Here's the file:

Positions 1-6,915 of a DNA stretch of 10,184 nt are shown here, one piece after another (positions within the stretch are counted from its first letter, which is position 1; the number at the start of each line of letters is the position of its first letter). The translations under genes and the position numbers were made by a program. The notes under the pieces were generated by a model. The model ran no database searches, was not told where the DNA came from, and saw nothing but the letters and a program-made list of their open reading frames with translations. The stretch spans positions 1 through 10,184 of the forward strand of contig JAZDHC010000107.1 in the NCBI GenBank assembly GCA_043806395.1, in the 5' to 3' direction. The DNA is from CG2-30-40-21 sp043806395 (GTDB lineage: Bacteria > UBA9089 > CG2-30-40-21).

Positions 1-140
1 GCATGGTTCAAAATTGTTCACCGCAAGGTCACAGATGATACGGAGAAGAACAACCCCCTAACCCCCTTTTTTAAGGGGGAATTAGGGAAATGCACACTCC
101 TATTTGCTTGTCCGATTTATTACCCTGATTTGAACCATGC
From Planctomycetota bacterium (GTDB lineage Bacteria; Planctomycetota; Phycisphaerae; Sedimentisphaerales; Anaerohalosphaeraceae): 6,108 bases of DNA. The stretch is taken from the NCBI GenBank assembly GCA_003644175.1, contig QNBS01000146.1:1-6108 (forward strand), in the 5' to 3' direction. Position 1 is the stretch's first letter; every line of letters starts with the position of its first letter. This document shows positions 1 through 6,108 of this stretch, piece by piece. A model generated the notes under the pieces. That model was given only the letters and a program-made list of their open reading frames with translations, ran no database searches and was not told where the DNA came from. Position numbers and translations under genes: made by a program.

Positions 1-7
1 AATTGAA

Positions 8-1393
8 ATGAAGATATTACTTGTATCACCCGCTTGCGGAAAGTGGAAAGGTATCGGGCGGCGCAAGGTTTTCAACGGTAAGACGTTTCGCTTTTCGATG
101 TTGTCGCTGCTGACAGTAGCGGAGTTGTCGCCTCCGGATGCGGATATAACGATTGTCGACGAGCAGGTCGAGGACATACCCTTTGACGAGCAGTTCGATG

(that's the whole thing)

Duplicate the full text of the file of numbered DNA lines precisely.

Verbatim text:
Positions 1-6,915 of a DNA stretch of 10,184 nt are shown here, one piece after another (positions within the stretch are counted from its first letter, which is position 1; the number at the start of each line of letters is the position of its first letter). The translations under genes and the position numbers were made by a program. The notes under the pieces were generated by a model. The model ran no database searches, was not told where the DNA came from, and saw nothing but the letters and a program-made list of their open reading frames with translations. The stretch spans positions 1 through 10,184 of the forward strand of contig JAZDHC010000107.1 in the NCBI GenBank assembly GCA_043806395.1, in the 5' to 3' direction. The DNA is from CG2-30-40-21 sp043806395 (GTDB lineage: Bacteria > UBA9089 > CG2-30-40-21).

Positions 1-140
1 GCATGGTTCAAAATTGTTCACCGCAAGGTCACAGATGATACGGAGAAGAACAACCCCCTAACCCCCTTTTTTAAGGGGGAATTAGGGAAATGCACACTCC
101 TATTTGCTTGTCCGATTTATTACCCTGATTTGAACCATGC
From Planctomycetota bacterium (GTDB lineage Bacteria; Planctomycetota; Phycisphaerae; Sedimentisphaerales; Anaerohalosphaeraceae): 6,108 bases of DNA. The stretch is taken from the NCBI GenBank assembly GCA_003644175.1, contig QNBS01000146.1:1-6108 (forward strand), in the 5' to 3' direction. Position 1 is the stretch's first letter; every line of letters starts with the position of its first letter. This document shows positions 1 through 6,108 of this stretch, piece by piece. A model generated the notes under the pieces. That model was given only the letters and a program-made list of their open reading frames with translations, ran no database searches and was not told where the DNA came from. Position numbers and translations under genes: made by a program.

Positions 1-7
1 AATTGAA

Positions 8-1393
8 ATGAAGATATTACTTGTATCACCCGCTTGCGGAAAGTGGAAAGGTATCGGGCGGCGCAAGGTTTTCAACGGTAAGACGTTTCGCTTTTCGATG
101 TTGTCGCTGCTGACAGTAGCGGAGTTGTCGCCTCCGGATGCGGATATAACGATTGTCGACGAGCAGGTCGAGGACATACCCTTTGACGAGCAGTTCGATG